More than half of the restaurant owners surveyed by the National Restaurant Association say business conditions are worse now than they were three months ago.
The trade group surveyed 4,000 operators between September 7 and September 15 and used the results to campaign against President Joe Biden’s plan to increase the corporate tax rate and proposed amendments to the National Labor Relations Act that allow fines of $ 50,000 to $ 100,000 would labor violations. The association is also calling on lawmakers to replenish the restaurant revitalization fund created during the pandemic to help keep the industry afloat.
“Restaurants still need help today, and overwhelming them with costly new commitments will only prevent progress on the transition,” wrote Sean Kennedy, vice president of public affairs for the NRA, in a letter to the congressional leadership.
The delta variant, understaffed restaurants and higher food costs are among the problems in the industry. Only 9% of respondents said business conditions have improved in the past three months.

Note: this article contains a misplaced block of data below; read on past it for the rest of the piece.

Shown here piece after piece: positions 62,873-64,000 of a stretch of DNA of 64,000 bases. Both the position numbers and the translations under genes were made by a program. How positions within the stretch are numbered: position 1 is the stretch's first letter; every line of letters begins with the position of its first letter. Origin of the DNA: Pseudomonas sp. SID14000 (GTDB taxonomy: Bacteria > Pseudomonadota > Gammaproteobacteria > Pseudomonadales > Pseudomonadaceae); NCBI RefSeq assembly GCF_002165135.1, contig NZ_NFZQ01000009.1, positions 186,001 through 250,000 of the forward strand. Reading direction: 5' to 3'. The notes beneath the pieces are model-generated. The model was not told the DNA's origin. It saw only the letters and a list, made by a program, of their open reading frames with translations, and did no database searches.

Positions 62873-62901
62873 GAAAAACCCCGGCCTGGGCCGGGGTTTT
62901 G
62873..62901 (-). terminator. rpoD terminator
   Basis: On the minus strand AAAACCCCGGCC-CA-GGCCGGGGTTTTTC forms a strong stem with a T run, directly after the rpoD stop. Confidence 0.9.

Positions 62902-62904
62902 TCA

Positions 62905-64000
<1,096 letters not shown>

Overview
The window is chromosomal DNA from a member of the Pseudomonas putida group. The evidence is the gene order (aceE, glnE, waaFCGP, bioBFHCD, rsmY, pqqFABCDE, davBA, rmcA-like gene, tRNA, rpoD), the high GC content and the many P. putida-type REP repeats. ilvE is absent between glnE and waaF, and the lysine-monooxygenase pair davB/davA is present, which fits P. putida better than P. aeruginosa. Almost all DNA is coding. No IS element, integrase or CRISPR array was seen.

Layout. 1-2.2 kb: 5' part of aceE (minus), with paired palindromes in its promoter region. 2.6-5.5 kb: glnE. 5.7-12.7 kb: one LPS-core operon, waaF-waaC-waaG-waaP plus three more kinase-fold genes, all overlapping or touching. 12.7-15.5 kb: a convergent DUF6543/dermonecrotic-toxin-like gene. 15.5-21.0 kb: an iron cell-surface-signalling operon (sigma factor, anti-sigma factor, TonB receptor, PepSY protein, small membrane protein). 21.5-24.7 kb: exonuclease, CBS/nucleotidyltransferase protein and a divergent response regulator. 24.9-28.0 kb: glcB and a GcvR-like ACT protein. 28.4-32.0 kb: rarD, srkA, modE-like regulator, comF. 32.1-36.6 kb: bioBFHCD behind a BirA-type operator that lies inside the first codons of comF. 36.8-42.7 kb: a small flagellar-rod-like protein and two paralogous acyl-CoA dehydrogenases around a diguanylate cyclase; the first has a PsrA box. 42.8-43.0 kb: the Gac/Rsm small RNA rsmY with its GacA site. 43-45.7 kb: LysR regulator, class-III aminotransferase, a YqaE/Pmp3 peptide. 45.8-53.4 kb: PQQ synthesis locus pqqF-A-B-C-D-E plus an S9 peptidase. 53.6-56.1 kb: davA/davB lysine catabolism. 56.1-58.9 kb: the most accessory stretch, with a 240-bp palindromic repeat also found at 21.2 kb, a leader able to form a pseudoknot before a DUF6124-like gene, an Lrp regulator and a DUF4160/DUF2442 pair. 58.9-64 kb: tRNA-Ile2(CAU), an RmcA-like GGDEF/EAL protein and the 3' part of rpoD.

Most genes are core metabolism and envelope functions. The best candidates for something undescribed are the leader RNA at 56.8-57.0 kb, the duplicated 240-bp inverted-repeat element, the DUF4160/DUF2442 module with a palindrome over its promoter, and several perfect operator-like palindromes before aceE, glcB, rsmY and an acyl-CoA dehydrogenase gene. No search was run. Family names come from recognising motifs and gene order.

The spike in new Covid-19 cases over the past three months has created uncertainty about customer demand and potential new government restrictions. Forty-five percent of respondents said their locations weren’t open at full capacity for indoor dining. Morning Consult’s weekly food tracker found that 64% of US adults are comfortable eating in a restaurant. The poll has held steady for the past four weeks but is 7% below its July 4th high.
More than three quarters of the operators who took part in the NRA survey said that their restaurants were under-staffed. Of these respondents, 83% said they were at least 10% understaffed, while 39% were short of more than a fifth of the manpower they needed. In response to the problem, restaurateurs are reducing their opening hours, shortening menu options and reducing seating capacity, which can affect their sales.
The menu options are also influenced by food supply challenges. Only 5% of those surveyed had not experienced any delivery delays or bottlenecks for important beverages and food in the last three months. The total cost of groceries as a percentage of sales has also increased for 91% of operators compared to pre-pandemic levels, reducing their margins.
Jack in the Box is among the restaurant companies that have announced plans to raise prices as labor and food costs rise, while Outback Steakhouse’s parent company, Bloomin ‘Brands, has cut its promotions.
And most operators are pessimistic about the next three months. Fifty-five percent of operators said their sales will be lower in the next three months.